The BBC news headline said it all: “Abortions ‘can now be carried out’ in Northern Ireland”. Medical professionals in Northern Ireland can now “terminate pregnancies lawfully”, the NI Department of Health said. Last month, Northern Ireland’s abortion laws changed to permit first trimester abortions, but due to continuing backroom attempts to foil this long-awaited change by senior anti-abortion politicians, who were said to still want to “discuss the issue”, this had not been put into practice.
It was said that some of NI’s health trusts were ready to go as soon as the law was in force on 31 March, but then they were told by the Department not to proceed. For two weeks, women still had to make the journey to Britain. A Department statement claimed that the rollout of abortion services had been “impacted by the pandemic and the urgent need to focus resources on preparing the health and social care system for the surge in cases”. There was an “outcry from pro-choice campaigners and abortion providers on both sides of the Irish Sea”.
In the midst of all this, two women attempted suicide because they could not access abortion care in Northern Ireland. Others with serious health conditions needing abortions who could not leave their homes said they had been completely abandoned by formal healthcare structures.
On 9 April, Alliance for Choice NI in Belfast and Derry sent out a press release to say they were furious to learn of the continued blocking of abortion services provision, even though it was now legal. They announced that they had decided to openly facilitate “access to telemedicine in Northern Ireland until the Northern Ireland Office and our local Department of Health decide to end their continued breach of human rights”.
They knew clinical staff across Northern Ireland were willing to provide the consultations necessary for telemedicine, and this delay was therefore purely ideological. They said: “We are being told to stay at home to fight the spread of coronavirus and yet the Northern Ireland Office and NI Health Minister are forcing women to travel to England to access healthcare that should be available at home as it is in England, Scotland, Wales and the Republic of Ireland. There is no legal or medical reason for this blockage of access. We need healthcare professionals to be enabled to provide telemedicine now.”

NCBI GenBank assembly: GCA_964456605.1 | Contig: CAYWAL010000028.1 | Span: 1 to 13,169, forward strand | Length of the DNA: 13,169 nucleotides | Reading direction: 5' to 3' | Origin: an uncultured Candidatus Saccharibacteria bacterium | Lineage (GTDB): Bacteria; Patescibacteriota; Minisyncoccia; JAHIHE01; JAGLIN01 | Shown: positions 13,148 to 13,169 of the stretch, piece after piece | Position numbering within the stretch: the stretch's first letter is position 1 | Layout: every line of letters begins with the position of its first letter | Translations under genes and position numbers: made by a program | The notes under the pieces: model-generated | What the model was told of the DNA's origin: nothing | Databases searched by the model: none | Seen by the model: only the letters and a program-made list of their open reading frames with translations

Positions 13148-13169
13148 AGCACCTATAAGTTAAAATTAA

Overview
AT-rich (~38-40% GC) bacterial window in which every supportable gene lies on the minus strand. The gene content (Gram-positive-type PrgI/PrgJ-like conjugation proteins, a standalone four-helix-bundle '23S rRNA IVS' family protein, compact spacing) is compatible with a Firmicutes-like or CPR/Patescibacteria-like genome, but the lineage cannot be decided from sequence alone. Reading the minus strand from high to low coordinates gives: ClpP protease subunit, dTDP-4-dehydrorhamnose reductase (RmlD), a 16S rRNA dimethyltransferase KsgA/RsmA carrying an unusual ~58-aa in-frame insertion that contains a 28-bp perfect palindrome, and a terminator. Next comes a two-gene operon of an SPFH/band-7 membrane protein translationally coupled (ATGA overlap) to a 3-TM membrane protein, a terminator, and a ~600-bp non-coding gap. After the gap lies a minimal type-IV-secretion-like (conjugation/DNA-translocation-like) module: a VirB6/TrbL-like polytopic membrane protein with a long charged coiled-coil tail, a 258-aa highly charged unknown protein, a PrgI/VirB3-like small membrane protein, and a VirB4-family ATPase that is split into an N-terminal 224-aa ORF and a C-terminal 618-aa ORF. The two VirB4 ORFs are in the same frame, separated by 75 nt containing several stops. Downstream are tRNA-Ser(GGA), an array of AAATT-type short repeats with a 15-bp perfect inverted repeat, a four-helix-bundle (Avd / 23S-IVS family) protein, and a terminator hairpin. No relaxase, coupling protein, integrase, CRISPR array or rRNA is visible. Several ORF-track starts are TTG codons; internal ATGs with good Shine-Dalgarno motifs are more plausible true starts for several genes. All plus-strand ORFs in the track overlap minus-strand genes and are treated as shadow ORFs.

Soon after the Alliance for Choice announcement, the British Pregnancy Advisory Service (Bpas), independent providers of abortion across Great Britain, launched ‘Emergency Abortion Pills by Post’, a telemedical abortion service for women in Northern Ireland up to 10 weeks of pregnancy in partnership with healthcare professionals from Northern Ireland “amid shameful political gameplaying with women’s health during the Covid-19 pandemic”. Following a teleconsultation with a doctor in Northern Ireland, women who are eligible will be sent abortion medication by post by Bpas. Bpas say the service will be provided under regulation 11.2.b of the Northern Ireland regulations, which allow clinicians to provide abortion by telemedicine for the purpose of preventing grave, permanent injury to a woman’s physical or mental health.
Goretti Horgan, Alliance for Choice Derry, said: “It has been widely reported in the media now that abortion services are being provided in NI, even though it is necessary to attend the clinic to take the mifepristone. The service started last week in Belfast and will start this week in Western and Northern Trusts. So, while the Bpas service will continue to be vitally important to those who can’t leave their homes, it’s brilliant to be able to say that abortions are being provided here.”
Campaigners in Northern Ireland have continued to put pressure on the NI Health Minister, Robin Swann, to follow the lead of his contemporaries in theUK and Republic of Irelandby introducing telemedicine so those requiring abortion care can speak to a doctor via a secure video link and take abortion pills safely at home — without visiting an already-stretched surgery or clinic. “It’s safe, it’s effective, it has been researched to the nth degree,” said Naomi Connor of Alliance for Choice. “Given the threat of infection posed by the pandemic, telemedicine has been adopted by the other jurisdictions as a way of ensuring abortion access without endangering those seeking it or providing it.” However, when Minister Swann referred the matter to Northern Ireland’s government, who deliberated it on 6 April, they“failed to reach a consensus”.
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SOURCES: BBC News NI, by Jayne McCormack, 9 April 2020 ; Women’s Media Center, by Mary McGill, 11 April 2020 ; The Guardian, Henry McDonald, 9 April 2020 ; NI Alliance for Choice, Press release, 8 April 2020 ; Bpas Press release, 9 April 2020 ; Irish Times, 6 April 2020 ; Goretti Horgan, E-mail 14 April 2020